A Job Rejection

During the late 1960’s I planned to apply for a job with the Washington, DC police force. For those of you who really know me, I know it’s hard to imagine my soft voice speaking with authority to people trying to burn down portions of our nation’s capital. After doing some minimal research about the position and the requirements, I realized that my application would immediately be rejected. And it would not be rejected because I was a woman or because I was a rather mild-mannered individual. At that time, it would have been rejected because I was too short! There was a height requirement, and I didn’t measure up.

Have you ever applied for a job and been rejected? Here is a rejection letter that is probably framed somewhere:

“A cookie store is a bad idea. Besides, the market research reports say America likes crispy cookies, not soft and chewy cookies like you make.”  This is a rejection letter written to Debbie Fields, the founder of Mrs. Fields Cookies.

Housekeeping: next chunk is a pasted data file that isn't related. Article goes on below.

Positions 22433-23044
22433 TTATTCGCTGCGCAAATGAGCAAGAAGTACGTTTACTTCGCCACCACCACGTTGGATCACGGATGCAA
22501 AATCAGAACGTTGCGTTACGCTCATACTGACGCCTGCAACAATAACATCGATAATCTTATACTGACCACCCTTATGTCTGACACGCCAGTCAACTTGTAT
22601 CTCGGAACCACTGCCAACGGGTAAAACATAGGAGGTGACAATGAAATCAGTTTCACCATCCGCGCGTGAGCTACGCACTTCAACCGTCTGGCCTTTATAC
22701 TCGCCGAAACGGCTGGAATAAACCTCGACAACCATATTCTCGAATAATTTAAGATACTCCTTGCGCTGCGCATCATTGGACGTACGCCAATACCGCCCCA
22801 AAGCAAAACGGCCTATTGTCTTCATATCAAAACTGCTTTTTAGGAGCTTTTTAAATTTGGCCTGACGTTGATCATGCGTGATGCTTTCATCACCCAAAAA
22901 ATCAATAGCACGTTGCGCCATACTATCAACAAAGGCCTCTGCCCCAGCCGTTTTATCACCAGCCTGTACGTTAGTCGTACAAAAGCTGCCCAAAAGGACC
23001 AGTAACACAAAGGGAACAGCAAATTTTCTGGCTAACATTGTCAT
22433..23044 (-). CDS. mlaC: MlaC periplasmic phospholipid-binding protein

Here are some things to consider when you face a job rejection:

1 – Might this rejection be a closed (or slammed) door that is actually a protection from something only God is aware of? “For my thoughts are not your thoughts, and your ways are not my ways.” (Isaiah 55:8) In my case, who knows what all God protected me from by making me 5’2”.

2 – Might this rejection be an opportunity for a future open door that is custom-made for you? “For I know the plans I have for you… plans for your well-being, not for disaster, to give you a future and a hope.” (Jeremiah 29:11) In my situation, doors opened to opportunities that were actually just right for me.

3 – Might this rejection be an opportunity to trust God in all things – as you wait? “Trust in the Lord with all your heart, and do not rely on your own understanding.” (Proverbs 3:5) Although I have not always trusted God “in all things,” I know that when I have, He has done amazing things.

4 – Might this rejection be a future opportunity for you to share your story (your testimony) with someone in a similar situation? Someone has said (and I don’t know who said it):“No mess, no message.” 

Contrary to the advice you hear from so many, my suggestion is not just “get over it.” My suggestion is to remember it! Remember this job rejection, appreciate it, reflect on God’s protection and faithfulness – it’s a part of who you are, your story, your testimony. Let that story encourage someone else and glorify God.

By Judy Shrout

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